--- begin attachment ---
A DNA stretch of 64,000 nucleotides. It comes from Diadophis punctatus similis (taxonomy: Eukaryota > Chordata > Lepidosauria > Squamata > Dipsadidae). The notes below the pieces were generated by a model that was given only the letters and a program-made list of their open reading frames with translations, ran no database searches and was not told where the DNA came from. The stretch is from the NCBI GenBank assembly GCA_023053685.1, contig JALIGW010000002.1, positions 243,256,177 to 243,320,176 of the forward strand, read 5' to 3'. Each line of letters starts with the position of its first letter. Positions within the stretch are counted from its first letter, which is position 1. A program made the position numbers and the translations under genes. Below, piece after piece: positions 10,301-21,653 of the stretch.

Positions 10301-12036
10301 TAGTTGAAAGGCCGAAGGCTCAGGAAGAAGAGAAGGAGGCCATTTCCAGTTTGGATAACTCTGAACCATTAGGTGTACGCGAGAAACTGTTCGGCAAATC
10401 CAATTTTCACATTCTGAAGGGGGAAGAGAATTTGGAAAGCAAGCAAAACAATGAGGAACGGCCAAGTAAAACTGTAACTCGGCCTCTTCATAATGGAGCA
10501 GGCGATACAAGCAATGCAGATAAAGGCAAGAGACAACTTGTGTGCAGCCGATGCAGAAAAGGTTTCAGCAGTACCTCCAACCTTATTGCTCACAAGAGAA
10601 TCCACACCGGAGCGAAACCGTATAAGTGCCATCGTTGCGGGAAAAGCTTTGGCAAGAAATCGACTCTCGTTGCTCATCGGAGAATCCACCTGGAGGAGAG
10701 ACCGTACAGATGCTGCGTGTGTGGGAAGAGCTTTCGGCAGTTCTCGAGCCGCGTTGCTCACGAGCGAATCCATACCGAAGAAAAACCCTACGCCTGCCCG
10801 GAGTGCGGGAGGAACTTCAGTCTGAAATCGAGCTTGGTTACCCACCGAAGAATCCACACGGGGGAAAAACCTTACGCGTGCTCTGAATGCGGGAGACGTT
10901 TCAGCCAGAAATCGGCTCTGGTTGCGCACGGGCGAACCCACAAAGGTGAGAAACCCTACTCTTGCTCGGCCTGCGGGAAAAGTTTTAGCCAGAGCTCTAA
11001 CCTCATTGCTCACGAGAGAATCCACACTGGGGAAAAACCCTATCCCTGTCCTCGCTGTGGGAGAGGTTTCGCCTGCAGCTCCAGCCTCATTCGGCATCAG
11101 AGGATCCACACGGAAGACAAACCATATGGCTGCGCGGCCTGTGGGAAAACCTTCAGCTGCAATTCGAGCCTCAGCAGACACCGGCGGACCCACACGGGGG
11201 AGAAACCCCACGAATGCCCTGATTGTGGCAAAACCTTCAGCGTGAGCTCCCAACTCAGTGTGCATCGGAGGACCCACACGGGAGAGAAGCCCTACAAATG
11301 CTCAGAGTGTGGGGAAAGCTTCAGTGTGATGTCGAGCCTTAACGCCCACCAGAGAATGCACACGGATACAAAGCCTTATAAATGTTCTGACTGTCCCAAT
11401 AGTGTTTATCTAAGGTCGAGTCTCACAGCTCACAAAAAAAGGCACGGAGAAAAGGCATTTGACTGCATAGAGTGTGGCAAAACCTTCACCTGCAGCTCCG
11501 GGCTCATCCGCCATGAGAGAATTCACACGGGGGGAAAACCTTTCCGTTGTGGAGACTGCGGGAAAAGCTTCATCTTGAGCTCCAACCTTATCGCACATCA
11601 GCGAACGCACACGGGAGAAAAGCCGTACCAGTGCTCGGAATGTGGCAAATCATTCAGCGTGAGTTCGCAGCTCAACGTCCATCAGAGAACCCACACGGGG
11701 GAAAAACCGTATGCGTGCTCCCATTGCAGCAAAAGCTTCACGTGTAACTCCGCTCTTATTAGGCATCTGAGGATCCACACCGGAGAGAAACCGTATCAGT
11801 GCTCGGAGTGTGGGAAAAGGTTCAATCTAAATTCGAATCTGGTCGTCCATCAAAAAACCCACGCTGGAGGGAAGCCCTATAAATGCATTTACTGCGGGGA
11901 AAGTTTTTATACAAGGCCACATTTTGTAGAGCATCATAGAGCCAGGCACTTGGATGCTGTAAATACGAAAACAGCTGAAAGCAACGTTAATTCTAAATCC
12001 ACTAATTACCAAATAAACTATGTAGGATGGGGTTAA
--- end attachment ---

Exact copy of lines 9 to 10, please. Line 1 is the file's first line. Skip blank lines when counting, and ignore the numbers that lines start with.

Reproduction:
10901 TCAGCCAGAAATCGGCTCTGGTTGCGCACGGGCGAACCCACAAAGGTGAGAAACCCTACTCTTGCTCGGCCTGCGGGAAAAGTTTTAGCCAGAGCTCTAA
11001 CCTCATTGCTCACGAGAGAATCCACACTGGGGAAAAACCCTATCCCTGTCCTCGCTGTGGGAGAGGTTTCGCCTGCAGCTCCAGCCTCATTCGGCATCAG